AH: We’ve been friends for many years. We’ve done a few smaller collaborations like promo photo shoots, and Carla responded to some of the imagery I’d been creating in a series of still-life photos. She expressed an interest in collaborating over some album artwork, and I was really keen; I love Carla’s aesthetic, it matches what I’ve been doing with my still life work. So we got together and we agreed we’d at least create the back and cover art for the record, but once we’d set up the lights we were like…maybe we should just do two more for the singles and stuff.
CO: Then we were like “ohhh…they’ve come out really good. We should do one for every song…”
AH: When we put ‘Jeanie Brown’ online, people really took to it. There was a lot of people engaging with the image and it encouraged us to pursue a larger project, which we see all around us now.
‘Cognac’ – Alice Hutchison, 2017
What were the conversations like surrounding the collaboration itself when it came to actually creating the images?
AH: I would say it was surprisingly organic. I mean [the images] were highly considered…
CO: We’d use Pinterest to spark the beginning of each image. I had an idea of where I’d wanna start and Alice would be like “yeah!” and start putting stuff up on there.
AH: We’d literally get colours, and put boards together just with colours. But also other things like…a velvet curtain, or an old leather sofa, and then Carla would respond to that. Then in real life we’d go on op-shop journeys and source products. Many months of sourcing went into that. Some of it was a real challenge, others were just jackpots.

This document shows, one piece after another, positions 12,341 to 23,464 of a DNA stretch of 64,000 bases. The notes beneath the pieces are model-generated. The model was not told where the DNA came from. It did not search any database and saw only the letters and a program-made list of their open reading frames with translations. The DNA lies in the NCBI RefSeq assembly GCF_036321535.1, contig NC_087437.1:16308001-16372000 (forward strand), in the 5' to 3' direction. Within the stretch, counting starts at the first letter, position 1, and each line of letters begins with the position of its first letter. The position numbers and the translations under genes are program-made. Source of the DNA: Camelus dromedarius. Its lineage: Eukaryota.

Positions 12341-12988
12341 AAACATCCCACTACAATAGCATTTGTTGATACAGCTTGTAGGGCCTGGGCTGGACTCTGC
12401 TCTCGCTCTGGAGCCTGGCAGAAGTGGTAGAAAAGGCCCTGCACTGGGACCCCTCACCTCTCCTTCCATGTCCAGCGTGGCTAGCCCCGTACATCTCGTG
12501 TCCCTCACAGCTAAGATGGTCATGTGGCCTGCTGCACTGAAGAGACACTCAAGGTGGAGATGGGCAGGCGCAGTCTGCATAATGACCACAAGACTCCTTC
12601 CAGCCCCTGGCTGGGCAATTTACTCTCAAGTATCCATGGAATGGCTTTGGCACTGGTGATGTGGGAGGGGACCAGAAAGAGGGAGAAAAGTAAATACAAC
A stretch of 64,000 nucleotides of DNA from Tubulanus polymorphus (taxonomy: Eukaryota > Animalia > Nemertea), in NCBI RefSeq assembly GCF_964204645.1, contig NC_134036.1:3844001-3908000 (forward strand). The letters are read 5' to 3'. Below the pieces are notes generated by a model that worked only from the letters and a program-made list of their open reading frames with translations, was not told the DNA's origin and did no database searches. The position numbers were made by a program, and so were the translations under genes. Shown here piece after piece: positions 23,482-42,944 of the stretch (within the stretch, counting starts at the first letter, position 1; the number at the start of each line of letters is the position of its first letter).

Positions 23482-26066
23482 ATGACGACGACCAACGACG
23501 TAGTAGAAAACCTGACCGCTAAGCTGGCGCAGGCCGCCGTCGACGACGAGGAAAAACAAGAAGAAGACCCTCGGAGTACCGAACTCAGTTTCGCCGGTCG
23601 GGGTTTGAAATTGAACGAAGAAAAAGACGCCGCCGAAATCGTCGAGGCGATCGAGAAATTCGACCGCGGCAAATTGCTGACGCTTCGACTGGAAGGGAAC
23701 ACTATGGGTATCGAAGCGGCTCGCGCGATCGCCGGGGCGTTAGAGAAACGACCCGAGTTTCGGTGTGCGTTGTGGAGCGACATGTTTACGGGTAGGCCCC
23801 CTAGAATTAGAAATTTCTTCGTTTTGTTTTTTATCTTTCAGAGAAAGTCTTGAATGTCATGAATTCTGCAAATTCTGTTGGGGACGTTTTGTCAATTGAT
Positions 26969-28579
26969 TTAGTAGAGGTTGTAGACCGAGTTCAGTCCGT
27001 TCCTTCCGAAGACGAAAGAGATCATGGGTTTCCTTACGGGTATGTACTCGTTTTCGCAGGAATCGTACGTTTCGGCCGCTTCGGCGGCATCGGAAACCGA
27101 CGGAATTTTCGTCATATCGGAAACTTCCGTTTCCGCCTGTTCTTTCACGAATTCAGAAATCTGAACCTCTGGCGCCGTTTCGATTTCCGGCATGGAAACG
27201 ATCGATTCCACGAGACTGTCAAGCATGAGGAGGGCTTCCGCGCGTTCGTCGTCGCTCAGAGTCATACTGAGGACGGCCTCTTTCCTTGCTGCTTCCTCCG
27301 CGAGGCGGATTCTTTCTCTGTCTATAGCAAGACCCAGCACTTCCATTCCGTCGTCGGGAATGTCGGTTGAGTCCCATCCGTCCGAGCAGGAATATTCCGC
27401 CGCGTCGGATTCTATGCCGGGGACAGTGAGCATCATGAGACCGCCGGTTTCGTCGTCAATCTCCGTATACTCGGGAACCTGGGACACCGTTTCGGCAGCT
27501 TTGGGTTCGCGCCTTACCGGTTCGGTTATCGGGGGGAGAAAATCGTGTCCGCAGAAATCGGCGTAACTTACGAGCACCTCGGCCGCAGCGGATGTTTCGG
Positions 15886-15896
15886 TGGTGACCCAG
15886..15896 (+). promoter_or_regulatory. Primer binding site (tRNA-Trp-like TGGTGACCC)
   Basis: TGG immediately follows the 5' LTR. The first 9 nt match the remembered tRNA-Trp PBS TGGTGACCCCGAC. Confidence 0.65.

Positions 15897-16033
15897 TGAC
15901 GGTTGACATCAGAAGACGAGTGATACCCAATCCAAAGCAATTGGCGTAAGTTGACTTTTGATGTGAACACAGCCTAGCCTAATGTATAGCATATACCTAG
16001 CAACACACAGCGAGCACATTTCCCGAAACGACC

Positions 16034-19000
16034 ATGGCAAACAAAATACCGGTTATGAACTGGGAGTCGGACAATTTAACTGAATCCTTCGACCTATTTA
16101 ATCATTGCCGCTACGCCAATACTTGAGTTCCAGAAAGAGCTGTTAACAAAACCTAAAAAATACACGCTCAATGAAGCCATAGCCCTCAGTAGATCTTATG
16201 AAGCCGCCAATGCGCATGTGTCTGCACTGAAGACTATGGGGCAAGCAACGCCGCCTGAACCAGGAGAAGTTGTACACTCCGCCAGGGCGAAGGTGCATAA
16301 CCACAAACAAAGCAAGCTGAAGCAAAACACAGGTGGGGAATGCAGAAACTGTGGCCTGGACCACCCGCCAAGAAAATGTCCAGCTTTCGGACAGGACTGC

‘Jeanie Brown’ – Alice Hutchison, 2017
Like the retro-futuristic television?
AH: We just found that in an op-shop; Carla literally picked it up and just yelled “ALICE!”, holding it aloft over her head. We were just like “holy shit, yes”.
CO: I was also trying to think of friends I had who were collectors. Obviously we didn’t have a huge budget to go out and buy or hire props…we only hired one thing, the gun…
‘Leave the Gun, Take the Cannoli’ – Alice Hutchison, 2017
That’s a real gun?
AH: It’s a real ‘PPK’, that’s James Bond’s gun.
CO: We had to go to a back-door hire shop, we had to meet the guy in the street and he took us down an alleyway.
That doesn’t sound legal…
AH: Yeah we went up this series of outdoor staircases that led to this tiny room that was all fenced off.
CO: But y’know I didn’t get a bad vibe off him, we did call the cops, though. We actually had to because we had to check to see if we had to get a special license to use it for the day and they were like, “oh is the guy you’re getting it off named ‘such and such’? He’s fine.” I was just like, “thank christ, he’s legit”.
Carla, how did your knowledge of the song’s themselves influence the creation of the images?
CO: Well in the case of something like ‘Instamatic’ I thought more about the tone of the song, so like; summer, fun, pop aesthetic. So I thought what objects would portray that?
AH: Me and Carla were very much on the same page about everything though, I think there was enough discussion about the songs, what the songs were about, the feeling we were going for. These were pretty extensive conversations.